Over the last few months, a great deal of attention has been devoted to financial-market volatility. But as frightening as the ups and downs of stock prices can be, they are mere froth on the waves compared to the real threat to the global economy: the enormous tsunami of debt bearing down on households, businesses, banks, and governments. If the US Federal Reserve follows through on raising interest rates at the end of this year, as has been suggested, the global economy – and especially emerging markets – could be in serious trouble.
Global debt has grown some $57 trillion since the collapse of Lehman Brothers in 2008, reaching a back-breaking $199 trillion in 2014, more than 2.5 times global GDP, according to the McKinsey Global Institute. Servicing these debts will most likely become increasingly difficult over the coming years, especially if growth continues to stagnate, interest rates begin to rise, export opportunities remain subdued, and the collapse in commodity prices persists.
Much of the concern about debt has been focused on the potential for defaults in the eurozone. But heavily indebted companies in emerging markets may be an even greater danger. Corporate debt in the developing world is estimated to have reached more than $18 trillion dollars, with as much as $2 trillion of it in foreign currencies. The risk is that – as in Latin America in the 1980s and Asia in the 1990s – private-sector defaults will infect public-sector balance sheets.
That possibility is, if anything, greater today than it has been in the past. Increasingly open financial markets allow foreign banks and asset managers to dump debts rapidly, often for reasons that have little to do with economic fundamentals. When accompanied by currency depreciation, the results can be brutal – as Ukraine is learning the hard way. In such cases, private losses inevitably become a costly public concern, with market jitters rapidly spreading across borders as governments bail out creditors in order to prevent economic collapse.
It is important to note that indebted governments are both more and less vulnerable than private debtors.
Sovereign borrowers cannot seek the protection of bankruptcy laws to delay and restructure payments; at the same time, their creditors cannot seize non-commercial public assets in compensation for unpaid debts. When a government is unable to pay, the only solution is direct negotiations. But the existing system of debt restructuring is inefficient, fragmented, and unfair.
Sovereign borrowers’ inability to service their debt tends to be addressed too late and ineffectively. Governments are reluctant to acknowledge solvency problems for fear of triggering capital outflows, financial panics, and economic crises. Meanwhile, private creditors, anxious to avoid a haircut, will often postpone resolution in the hope that the situation will turn around. When the problem is finally acknowledged, it is usually already an emergency, and rescue efforts all too often focus on propping up irresponsible lenders rather than on facilitating economic recovery.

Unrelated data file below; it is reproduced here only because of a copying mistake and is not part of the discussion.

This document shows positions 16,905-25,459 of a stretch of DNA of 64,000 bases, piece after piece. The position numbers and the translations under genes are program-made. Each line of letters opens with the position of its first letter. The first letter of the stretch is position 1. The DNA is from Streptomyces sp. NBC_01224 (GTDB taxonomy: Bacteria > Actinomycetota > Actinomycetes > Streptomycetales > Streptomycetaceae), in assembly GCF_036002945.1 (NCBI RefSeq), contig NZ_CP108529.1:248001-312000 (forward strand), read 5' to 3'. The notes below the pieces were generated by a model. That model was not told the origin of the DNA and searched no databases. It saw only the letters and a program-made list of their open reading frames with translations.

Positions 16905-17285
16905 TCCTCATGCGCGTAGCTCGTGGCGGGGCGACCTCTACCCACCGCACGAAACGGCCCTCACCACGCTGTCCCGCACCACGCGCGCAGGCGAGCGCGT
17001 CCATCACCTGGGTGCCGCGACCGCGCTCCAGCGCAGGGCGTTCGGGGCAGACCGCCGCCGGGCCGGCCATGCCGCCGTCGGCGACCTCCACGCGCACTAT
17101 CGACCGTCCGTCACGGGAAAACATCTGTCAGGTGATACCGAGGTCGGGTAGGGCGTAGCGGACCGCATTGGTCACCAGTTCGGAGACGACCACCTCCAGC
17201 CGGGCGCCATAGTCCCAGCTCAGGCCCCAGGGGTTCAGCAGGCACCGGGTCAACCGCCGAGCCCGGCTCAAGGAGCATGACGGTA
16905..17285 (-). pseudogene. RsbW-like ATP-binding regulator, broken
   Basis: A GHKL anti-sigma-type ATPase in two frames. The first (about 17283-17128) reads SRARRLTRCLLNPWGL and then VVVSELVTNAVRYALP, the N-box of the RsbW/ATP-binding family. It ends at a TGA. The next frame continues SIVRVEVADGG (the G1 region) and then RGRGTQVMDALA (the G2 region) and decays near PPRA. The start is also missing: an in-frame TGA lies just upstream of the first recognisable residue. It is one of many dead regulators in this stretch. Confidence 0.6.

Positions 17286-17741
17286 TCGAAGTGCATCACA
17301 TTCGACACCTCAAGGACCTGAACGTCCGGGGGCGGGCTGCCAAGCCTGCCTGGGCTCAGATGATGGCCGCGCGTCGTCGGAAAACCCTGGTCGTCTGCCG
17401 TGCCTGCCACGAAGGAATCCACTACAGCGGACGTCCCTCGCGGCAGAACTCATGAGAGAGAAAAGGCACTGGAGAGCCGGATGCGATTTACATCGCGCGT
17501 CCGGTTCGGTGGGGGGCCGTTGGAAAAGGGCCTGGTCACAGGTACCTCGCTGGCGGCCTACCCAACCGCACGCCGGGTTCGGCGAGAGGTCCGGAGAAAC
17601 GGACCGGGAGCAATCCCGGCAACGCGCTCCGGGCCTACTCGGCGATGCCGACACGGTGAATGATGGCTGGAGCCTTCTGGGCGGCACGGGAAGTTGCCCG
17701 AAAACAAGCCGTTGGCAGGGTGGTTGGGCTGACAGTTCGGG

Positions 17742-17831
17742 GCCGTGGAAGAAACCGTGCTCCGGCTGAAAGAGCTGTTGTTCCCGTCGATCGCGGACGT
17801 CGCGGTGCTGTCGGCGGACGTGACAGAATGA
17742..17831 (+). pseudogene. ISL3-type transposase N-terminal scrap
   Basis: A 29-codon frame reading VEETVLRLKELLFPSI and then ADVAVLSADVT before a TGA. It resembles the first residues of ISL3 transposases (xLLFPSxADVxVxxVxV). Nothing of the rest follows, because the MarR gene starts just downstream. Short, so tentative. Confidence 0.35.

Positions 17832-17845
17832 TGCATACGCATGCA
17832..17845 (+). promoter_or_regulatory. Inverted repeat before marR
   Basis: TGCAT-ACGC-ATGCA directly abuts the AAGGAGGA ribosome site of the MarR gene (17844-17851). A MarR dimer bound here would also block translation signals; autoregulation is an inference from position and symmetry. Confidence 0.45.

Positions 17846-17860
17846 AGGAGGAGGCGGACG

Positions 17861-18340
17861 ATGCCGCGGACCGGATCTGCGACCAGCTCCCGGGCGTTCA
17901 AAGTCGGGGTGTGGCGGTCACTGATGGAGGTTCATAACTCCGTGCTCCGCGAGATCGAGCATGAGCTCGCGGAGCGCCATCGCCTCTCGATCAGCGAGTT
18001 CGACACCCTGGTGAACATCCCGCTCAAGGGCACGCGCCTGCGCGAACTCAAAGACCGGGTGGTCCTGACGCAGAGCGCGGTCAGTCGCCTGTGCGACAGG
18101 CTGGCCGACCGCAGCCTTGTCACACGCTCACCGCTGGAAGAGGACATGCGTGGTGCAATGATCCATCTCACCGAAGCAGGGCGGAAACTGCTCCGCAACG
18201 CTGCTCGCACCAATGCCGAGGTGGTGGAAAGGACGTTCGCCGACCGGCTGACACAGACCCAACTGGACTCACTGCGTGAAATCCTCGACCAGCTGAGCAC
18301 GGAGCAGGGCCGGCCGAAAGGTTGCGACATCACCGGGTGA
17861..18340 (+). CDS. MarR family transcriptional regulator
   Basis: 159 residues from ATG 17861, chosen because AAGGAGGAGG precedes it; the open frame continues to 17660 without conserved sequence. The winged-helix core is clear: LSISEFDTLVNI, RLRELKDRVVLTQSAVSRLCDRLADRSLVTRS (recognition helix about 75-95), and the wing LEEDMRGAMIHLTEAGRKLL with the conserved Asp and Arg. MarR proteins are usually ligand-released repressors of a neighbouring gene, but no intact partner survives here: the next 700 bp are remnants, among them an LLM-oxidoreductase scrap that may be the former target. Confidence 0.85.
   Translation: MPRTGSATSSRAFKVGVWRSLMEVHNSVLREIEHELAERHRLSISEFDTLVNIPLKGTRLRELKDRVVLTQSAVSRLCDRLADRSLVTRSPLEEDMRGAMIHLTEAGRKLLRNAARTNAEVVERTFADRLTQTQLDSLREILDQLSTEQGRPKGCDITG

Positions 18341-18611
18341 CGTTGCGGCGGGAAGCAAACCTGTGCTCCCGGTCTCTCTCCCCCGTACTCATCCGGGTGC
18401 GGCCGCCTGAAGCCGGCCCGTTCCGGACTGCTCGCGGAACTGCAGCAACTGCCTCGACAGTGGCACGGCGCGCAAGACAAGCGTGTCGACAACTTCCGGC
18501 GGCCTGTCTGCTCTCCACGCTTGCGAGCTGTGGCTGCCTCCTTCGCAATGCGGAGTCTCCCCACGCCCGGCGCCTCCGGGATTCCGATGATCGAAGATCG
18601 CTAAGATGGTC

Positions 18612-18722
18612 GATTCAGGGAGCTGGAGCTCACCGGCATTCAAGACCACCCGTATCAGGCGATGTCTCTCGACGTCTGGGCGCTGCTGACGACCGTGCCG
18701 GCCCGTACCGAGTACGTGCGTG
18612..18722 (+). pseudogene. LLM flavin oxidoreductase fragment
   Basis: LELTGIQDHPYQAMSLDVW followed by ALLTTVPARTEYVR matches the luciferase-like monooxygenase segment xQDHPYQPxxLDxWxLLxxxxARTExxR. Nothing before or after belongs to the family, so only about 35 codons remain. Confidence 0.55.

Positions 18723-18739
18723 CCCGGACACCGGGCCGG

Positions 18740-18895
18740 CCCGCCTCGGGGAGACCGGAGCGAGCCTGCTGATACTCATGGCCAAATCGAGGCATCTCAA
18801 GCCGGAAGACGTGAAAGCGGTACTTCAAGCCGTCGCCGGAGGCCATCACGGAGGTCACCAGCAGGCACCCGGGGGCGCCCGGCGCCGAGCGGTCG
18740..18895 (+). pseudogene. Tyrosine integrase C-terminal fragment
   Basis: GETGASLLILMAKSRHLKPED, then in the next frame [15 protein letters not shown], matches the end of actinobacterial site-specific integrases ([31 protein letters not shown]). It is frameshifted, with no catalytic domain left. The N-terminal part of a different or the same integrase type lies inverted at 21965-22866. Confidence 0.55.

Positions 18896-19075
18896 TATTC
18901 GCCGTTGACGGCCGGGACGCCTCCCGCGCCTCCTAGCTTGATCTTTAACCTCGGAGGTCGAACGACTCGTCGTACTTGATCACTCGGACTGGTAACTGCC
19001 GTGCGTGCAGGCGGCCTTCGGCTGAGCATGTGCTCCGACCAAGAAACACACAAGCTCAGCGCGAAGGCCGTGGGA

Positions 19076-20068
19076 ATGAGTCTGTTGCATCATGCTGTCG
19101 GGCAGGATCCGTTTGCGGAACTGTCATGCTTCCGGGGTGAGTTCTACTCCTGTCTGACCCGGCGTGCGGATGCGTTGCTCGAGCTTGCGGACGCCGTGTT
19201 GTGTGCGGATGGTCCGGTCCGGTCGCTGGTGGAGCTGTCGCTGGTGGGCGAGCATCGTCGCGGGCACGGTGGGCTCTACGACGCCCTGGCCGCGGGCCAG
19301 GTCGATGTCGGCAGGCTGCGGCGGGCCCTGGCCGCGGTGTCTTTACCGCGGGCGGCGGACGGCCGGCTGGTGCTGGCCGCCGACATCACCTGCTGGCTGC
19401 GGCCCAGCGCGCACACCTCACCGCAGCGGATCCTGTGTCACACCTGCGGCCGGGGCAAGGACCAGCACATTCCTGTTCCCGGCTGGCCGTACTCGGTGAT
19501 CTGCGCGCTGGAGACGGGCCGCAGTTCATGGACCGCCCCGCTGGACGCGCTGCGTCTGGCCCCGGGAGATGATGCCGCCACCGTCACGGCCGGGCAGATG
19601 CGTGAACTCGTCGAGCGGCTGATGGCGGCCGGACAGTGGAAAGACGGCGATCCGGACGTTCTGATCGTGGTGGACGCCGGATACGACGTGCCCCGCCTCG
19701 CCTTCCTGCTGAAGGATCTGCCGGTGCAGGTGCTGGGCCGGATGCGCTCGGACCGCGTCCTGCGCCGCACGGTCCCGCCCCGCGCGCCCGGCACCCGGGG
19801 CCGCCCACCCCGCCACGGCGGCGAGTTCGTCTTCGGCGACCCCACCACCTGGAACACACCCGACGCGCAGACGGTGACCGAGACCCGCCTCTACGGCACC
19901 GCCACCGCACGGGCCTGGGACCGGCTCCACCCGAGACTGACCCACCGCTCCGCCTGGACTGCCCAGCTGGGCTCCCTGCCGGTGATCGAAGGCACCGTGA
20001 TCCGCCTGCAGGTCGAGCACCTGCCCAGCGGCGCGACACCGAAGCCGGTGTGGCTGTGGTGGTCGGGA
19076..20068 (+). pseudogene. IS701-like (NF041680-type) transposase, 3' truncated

To make matters worse, when a compromise is reached, the burden falls disproportionately on the debtor, in the form of enforced austerity and structural reforms that make the residual debt even less sustainable.
Furthermore, the recent strengthening of creditor rights and the growth of bond financing has made sovereign-debt restructuring enormously complex and open to abuse by highly speculative holdout investors, including so-called vulture funds.
As consensus grows regarding the need for better ways to restructure debt, three options have emerged. The first would strengthen bond markets’ legal underpinnings, by introducing strong collective-action clauses in contracts and clarifying the pari passu (equal treatment) provision, as well as promoting the use of GDP-indexed or contingent-convertible bonds. This approach would be voluntary and consensual, but it would miss large parts of the debt market and do little to support economic recovery or a return to sustainable growth.
A second approach would focus on building a consensus around soft-law principles to guide restructuring efforts.
The core principles – those under discussion include sovereignty, legitimacy, impartiality, transparency, good faith, and sustainability principles – currently would apply to all debt instruments and could provide greater coordination than market-based approaches. But, although this effort has the advantage of familiarity, it would be non-binding, with no guarantee that a critical mass of parties would adhere to it.
The third option would attempt to resolve this coordination problem through a set of rules and norms agreed in advance as part of an international debt-workout mechanism that would be similar to bankruptcy laws at the national level. Its purpose would be to prevent financial meltdowns in countries facing difficulties servicing their external debt and to guide their economies back toward sustainable growth.
The mechanism would include provisions allowing for a temporary standstill on all payments due, whether private or public; an automatic stay on creditor litigation; temporary exchange-rate and capital controls; the provision of debtor-in-possession and interim financing for vital current-account transactions; and, eventually, debt restructuring and relief.
Evidence from Ghana, Greece, Puerto Rico, Ukraine, and many other countries shows the economic and social damage that unsustainable debts can cause when they are improperly managed.
Richard Kozul-Wright is Director of the Division on Globalization and Development Strategies at the United Nations Conference on Trade and Development.